As Paris prepares to host the 2024 Olympic and Paralympic Games, one crucial issue is electromagnetic frequency control. With 15 competition venues located within 5 kilometers of each other, the high risk of frequency interference poses a problem. How can the city ensure this major event runs smoothly under such conditions? France’s National Frequency Agency (ANFR) has therefore partnered with Telecom SudParis to train 70 student engineers in frequency control, creating a promising partnership to meet this major challenge.
The challenge of the 2024 Olympic Games
The French National Frequency Agency (ANFR) is responsible for scheduling, managing and controlling the use of electromagnetic frequencies in France, and plays a key role as the country’s electromagnetic frequency regulator. ANFR usually deploys around eighty spectrum controllers, spread throughout mainland France and the French overseas territories, to prevent and remedy interference for spectrum users such as civil aviation, Météo France and cell phone operators.
They also provide assistance with the organization and coverage of major events such as the French Open at Roland Garros, the 24 Hours of Le Mans, the Tour de France, and the July 14th celebrations. Their role is to ensure that the radio frequencies needed for communications, for example between the radio, cameras and production teams, are in good working order.
For the 2024 Olympic and Paralympic Games in Paris, which will be held simultaneously at multiple venues, ANFR will need a considerable amount of spectrum regulators given the massive use of different frequencies at the same time and location. ANFR will be able to fill some of this need by partnering with its foreign counterparts.
To ensure the success of this event bringing together more than 10,000 transmitters, ANFR and Telecom SudParis are training 70 engineering students in spectrum and frequency control by providing them with first-year or second-year internships, which can lead to permanent jobs.
Enzo Simonneau, a second-year engineering student at Telecom SudParis, highlights the magnitude of the challenge: “The public wants to watch the games on television, which will require extensive broadcasting coverage. With nearly 50,000 media accreditations concentrated within a five-kilometer radius, the demand for Internet access for the rebroadcasting of the event will be considerable. It will therefore be important to avoid any interference.”
Cooperation inspired by GATE projects
One year ago, ANFR offered to develop a program at Telecom SudParis to train engineering students in spectrum control with the aim of strengthening its teams at the various venues of the Olympic Games.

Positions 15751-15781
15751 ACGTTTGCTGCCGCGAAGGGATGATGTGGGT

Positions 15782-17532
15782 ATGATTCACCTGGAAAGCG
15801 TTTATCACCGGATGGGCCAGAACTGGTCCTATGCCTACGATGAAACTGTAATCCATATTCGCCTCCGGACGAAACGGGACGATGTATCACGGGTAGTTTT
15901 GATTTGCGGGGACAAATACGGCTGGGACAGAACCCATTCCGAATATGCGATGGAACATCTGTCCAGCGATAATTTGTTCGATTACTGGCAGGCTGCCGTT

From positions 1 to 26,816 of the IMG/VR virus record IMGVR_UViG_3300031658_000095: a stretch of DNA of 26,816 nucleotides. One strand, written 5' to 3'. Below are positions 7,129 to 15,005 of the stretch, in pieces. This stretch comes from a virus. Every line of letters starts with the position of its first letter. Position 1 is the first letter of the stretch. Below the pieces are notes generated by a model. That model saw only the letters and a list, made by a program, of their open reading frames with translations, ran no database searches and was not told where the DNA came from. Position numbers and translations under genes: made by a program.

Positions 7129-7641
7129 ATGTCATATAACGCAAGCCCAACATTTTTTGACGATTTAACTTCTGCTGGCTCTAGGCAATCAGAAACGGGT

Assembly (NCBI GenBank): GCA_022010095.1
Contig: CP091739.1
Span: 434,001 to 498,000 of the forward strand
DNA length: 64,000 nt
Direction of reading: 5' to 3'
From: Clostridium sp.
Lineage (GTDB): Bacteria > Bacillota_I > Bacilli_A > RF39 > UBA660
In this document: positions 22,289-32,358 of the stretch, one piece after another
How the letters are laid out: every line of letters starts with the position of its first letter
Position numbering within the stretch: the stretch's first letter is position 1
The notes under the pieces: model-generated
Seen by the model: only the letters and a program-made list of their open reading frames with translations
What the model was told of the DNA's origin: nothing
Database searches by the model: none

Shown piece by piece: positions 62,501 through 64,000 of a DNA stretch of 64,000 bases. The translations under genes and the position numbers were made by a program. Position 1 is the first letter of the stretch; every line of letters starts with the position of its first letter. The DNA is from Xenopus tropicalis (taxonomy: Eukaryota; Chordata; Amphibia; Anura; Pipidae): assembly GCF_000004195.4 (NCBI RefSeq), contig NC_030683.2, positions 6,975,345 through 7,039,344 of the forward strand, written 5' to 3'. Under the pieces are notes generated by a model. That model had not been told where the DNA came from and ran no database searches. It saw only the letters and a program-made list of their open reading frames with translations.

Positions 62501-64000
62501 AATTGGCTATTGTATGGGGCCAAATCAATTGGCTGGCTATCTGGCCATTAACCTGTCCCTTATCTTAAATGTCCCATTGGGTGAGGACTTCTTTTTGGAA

As a result, nine first-year engineering students embarked on the adventure of co-designing this program at the start of the 2022 academic year as part of the GATE educational project (French acronym for Management and Learning Teamwork). During this long-term project, students had to define the training need and the training protocol schedule with the aim of expanding this program to include more engineering students in 2023-2024.
The faculty members and team of students adapted the program to fit the school’s existing educational program while ensuring that the proposed specifications met ANFR’s needs.
The spectrum control program takes place in four stages:
- Theoretical training provided by Telecom SudParis, including the study of frequencies and microwaves, courses which are generally taught in the third-year “Embedded Systems, Mobility and Communicating Objects (SEM)” specialization track.
- Theoretical training provided by ANFR, applied to its specific context.
- Applied training with an introduction to the equipment and protocol.
- And finally, the last stage takes place on the ground, during a real-life event.
On May 11, 2023, engineering students from Telecom SudParis and Telecom Paris set out on a “fox hunt” aimed at clearing 20 scramblers scattered throughout the Evry campus by a team of students from the GATE "CERF" project. This was the perfect opportunity for the French National Frequency Agency to raise awareness among all students on the issues of spectrum control as it prepares for the Paris 2024 Olympic Games.
Recruitment and coordination challenges
The first team of engineering students from Telecom SudParis to be trained has already completed an internship covering Roland Garros, the Tour de France, preparations for the Bastille Day parade, and the Rugby World Cup.
The recruitment of new student volunteers began with the start of the 2023 academic year. They will soon start their training in early October. By the end of their fall break from late October to early November, the volunteer students from Telecom SudParis, Telecom Paris and ESPCI Paris PSL will have completed the school’s theoretical training and will start ANFR’s training. Second-year students are also welcome to apply.
All volunteers who have successfully completed the training will be issued an ANFR certificate and offered an internship or a fixed-term student employment contract for the Olympic Games to control the spectrum.